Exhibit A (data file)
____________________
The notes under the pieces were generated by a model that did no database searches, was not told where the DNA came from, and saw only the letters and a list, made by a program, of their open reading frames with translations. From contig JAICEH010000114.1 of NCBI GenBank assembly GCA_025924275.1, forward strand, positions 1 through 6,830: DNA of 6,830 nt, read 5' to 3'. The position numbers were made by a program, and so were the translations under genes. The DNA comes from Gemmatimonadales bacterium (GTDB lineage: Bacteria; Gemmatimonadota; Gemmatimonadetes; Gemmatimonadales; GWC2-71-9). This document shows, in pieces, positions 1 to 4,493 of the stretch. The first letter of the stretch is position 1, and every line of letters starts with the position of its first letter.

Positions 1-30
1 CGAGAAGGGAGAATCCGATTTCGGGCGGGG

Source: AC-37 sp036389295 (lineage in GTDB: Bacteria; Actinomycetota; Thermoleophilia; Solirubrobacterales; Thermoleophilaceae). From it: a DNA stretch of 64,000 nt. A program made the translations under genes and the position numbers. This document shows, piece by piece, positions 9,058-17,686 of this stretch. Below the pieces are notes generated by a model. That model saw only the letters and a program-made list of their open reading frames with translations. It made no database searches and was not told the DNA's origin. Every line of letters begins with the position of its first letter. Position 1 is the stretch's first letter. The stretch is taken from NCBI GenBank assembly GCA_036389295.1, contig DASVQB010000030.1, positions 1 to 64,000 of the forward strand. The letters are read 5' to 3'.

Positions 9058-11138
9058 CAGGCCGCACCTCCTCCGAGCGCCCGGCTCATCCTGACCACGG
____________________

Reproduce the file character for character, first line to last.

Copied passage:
The notes under the pieces were generated by a model that did no database searches, was not told where the DNA came from, and saw only the letters and a list, made by a program, of their open reading frames with translations. From contig JAICEH010000114.1 of NCBI GenBank assembly GCA_025924275.1, forward strand, positions 1 through 6,830: DNA of 6,830 nt, read 5' to 3'. The position numbers were made by a program, and so were the translations under genes. The DNA comes from Gemmatimonadales bacterium (GTDB lineage: Bacteria; Gemmatimonadota; Gemmatimonadetes; Gemmatimonadales; GWC2-71-9). This document shows, in pieces, positions 1 to 4,493 of the stretch. The first letter of the stretch is position 1, and every line of letters starts with the position of its first letter.

Positions 1-30
1 CGAGAAGGGAGAATCCGATTTCGGGCGGGG

Source: AC-37 sp036389295 (lineage in GTDB: Bacteria; Actinomycetota; Thermoleophilia; Solirubrobacterales; Thermoleophilaceae). From it: a DNA stretch of 64,000 nt. A program made the translations under genes and the position numbers. This document shows, piece by piece, positions 9,058-17,686 of this stretch. Below the pieces are notes generated by a model. That model saw only the letters and a program-made list of their open reading frames with translations. It made no database searches and was not told the DNA's origin. Every line of letters begins with the position of its first letter. Position 1 is the stretch's first letter. The stretch is taken from NCBI GenBank assembly GCA_036389295.1, contig DASVQB010000030.1, positions 1 to 64,000 of the forward strand. The letters are read 5' to 3'.

Positions 9058-11138
9058 CAGGCCGCACCTCCTCCGAGCGCCCGGCTCATCCTGACCACGG